As you know, I am a big believer in and proponent of using USDOL Opinion Letters, both in advising clients, understanding the agency’s view, and, more importantly, urging them on courts as good authority for the premise I may be arguing. Well, the fact that a federal court has just refused to accept the agency’s view on a particular topic (i.e. whether sleeping time in their sleeper berths is working time) indicates that, perhaps, these Opinion Letters might not be as persuasive as I had thought (and hoped).
The decision shows a skeptical approach to the agency position. It shows a weakening of the strength of these agency considered opinions; in this regard, the Obama administration had stopped issuing such letters but this Administration has gone back to that practice and I have applauded it as I believe these letters are very instructive and helpful for management-side practitioners like myself in advising clients how to be complaint with the FLSA.
The agency issues the letters in response to questions from employers, employees, unions or any entity or individual who wants guidance on a specific issue, often one that is vague or gray, as the Fair Labor Standards Act often is. These letters can provide a good faith or safe harbor defense for employers in a lawsuit (and I have done this several times, successfully) but the employer must be able to show it was guided by the letter when it implemented the policy or practice. But, a court is not bound, legally, to follow the dictates of the letter and will do so (only) if it is persuasive.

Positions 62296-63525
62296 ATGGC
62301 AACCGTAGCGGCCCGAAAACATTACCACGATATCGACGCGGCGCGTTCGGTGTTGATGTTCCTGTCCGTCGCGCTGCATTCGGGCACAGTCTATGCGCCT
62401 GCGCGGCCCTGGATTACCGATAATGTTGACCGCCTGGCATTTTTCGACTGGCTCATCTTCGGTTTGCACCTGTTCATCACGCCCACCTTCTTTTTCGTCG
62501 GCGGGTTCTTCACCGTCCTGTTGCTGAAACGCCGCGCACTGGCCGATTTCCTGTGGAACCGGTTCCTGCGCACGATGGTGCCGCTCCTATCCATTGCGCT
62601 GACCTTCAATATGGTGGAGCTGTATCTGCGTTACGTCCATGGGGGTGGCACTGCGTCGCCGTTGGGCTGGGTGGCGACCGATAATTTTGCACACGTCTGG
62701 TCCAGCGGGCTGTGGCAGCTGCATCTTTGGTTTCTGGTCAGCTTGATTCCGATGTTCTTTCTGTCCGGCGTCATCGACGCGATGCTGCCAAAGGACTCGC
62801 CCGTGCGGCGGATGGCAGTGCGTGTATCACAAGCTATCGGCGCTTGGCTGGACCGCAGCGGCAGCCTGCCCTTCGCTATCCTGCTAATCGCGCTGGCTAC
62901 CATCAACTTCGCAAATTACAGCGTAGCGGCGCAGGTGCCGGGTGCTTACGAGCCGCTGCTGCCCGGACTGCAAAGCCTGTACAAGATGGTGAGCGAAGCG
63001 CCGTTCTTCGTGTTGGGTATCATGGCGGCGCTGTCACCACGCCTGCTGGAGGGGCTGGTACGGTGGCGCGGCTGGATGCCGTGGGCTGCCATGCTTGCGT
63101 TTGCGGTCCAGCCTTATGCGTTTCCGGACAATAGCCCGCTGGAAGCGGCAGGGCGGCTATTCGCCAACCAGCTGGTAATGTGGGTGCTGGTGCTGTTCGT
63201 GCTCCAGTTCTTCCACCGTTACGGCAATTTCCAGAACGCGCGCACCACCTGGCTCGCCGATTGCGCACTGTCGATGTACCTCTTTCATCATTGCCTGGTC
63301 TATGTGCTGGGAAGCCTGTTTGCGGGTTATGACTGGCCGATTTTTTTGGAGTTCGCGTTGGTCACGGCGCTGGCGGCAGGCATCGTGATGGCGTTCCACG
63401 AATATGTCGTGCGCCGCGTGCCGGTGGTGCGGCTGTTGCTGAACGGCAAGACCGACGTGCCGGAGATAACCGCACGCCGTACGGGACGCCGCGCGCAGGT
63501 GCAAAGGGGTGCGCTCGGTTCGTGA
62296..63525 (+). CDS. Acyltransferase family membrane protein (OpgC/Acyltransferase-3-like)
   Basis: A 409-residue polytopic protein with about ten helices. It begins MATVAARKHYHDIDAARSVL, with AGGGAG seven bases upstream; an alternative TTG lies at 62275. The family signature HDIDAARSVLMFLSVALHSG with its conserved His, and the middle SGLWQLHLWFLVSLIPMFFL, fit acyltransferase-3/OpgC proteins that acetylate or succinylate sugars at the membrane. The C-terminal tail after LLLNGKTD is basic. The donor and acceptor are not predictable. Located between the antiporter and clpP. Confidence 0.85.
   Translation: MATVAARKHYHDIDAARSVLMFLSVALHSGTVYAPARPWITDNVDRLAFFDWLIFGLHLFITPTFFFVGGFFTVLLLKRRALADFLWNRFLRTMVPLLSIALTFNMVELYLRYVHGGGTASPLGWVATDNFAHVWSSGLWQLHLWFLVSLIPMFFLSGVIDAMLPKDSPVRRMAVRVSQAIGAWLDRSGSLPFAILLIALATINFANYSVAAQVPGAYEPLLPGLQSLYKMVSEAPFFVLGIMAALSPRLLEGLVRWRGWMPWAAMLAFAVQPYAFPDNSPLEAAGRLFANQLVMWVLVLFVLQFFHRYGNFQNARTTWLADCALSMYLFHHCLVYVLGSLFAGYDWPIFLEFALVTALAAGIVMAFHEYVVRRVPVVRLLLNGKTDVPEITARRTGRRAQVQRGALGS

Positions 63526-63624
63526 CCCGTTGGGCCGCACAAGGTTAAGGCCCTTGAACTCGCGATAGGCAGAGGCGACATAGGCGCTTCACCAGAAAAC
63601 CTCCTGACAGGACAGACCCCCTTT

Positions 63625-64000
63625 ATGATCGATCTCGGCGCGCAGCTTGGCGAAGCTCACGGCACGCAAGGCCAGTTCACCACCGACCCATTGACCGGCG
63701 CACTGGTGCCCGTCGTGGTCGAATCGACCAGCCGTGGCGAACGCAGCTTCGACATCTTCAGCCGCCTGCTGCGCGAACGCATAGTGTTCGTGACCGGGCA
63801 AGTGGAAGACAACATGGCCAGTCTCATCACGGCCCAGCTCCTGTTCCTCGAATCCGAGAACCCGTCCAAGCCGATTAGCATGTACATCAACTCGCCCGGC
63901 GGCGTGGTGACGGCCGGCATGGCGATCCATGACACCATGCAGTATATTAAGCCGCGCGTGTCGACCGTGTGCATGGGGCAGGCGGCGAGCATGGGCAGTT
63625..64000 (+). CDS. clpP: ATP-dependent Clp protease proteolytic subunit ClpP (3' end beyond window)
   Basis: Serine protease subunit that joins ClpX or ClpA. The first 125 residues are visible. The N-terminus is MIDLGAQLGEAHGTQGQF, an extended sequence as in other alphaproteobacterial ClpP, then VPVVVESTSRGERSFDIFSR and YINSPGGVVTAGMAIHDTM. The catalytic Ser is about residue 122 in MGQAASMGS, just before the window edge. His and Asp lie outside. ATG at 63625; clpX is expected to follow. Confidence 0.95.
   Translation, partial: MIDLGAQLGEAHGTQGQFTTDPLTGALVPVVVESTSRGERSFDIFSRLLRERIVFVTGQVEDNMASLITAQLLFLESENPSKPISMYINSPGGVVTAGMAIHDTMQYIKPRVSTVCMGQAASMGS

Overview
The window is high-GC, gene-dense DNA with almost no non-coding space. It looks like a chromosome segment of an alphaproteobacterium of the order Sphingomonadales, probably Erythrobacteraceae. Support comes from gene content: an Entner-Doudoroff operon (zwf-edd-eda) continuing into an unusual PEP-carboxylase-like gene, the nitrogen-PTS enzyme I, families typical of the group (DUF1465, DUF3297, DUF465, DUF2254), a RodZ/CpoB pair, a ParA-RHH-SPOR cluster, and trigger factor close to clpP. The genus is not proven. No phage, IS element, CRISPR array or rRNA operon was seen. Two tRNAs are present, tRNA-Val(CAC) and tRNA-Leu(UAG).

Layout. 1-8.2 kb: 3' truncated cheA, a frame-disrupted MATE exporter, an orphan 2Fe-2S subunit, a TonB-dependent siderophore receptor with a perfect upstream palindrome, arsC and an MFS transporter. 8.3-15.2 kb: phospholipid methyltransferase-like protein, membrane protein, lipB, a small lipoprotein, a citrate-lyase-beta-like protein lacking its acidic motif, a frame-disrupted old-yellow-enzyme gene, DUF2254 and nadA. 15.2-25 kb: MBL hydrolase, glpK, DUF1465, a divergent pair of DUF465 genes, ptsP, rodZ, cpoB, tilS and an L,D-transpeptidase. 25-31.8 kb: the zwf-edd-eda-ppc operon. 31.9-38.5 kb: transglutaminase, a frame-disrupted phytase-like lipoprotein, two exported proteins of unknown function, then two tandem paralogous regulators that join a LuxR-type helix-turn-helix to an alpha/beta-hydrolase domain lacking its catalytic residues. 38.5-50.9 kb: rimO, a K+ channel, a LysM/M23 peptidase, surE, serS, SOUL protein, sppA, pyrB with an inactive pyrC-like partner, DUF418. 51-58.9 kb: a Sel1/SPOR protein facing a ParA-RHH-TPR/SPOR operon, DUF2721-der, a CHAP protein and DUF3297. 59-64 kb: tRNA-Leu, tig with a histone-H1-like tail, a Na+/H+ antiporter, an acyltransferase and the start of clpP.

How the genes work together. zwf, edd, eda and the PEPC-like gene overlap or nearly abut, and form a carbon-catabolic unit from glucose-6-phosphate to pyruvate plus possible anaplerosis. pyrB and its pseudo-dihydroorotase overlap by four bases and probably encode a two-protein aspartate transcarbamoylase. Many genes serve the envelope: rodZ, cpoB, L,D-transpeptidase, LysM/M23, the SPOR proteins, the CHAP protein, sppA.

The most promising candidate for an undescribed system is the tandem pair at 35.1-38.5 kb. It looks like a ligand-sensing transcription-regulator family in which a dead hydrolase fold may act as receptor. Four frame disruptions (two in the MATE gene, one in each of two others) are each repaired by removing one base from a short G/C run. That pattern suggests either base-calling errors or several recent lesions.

As one commentator has noted, “the DOL opinion letters are pretty fact-specific, and the farther an employer or another party gets from the applicable facts, the less reliable it can be.” In other words, a given Opinion Letter is not a gilt-edged “get out of jail free” card; the employer must stay within the four corners of the letter or else it will be less persuasive to a court on the particular issue.
Naturally, the plaintiff lawyer in a given case will argue that the letter is a “deviation” from precedent and policy and thus is unworthy of deference. That may give employers pause when they decide to blindly follow the pronouncement in a letter, especially if the letter is reversing a longstanding position held by the agency.
Given this, I nevertheless remain a “true believer” in the guidance that USDOL Opinion Letters (or the letters or field guidance from state DOLs) offers to employers. If there is established judicial precedent on an issue and a letter takes a different approach, then employers should be wary and tread with caution.
But don’t be trapped into paralysis by (over) analysis…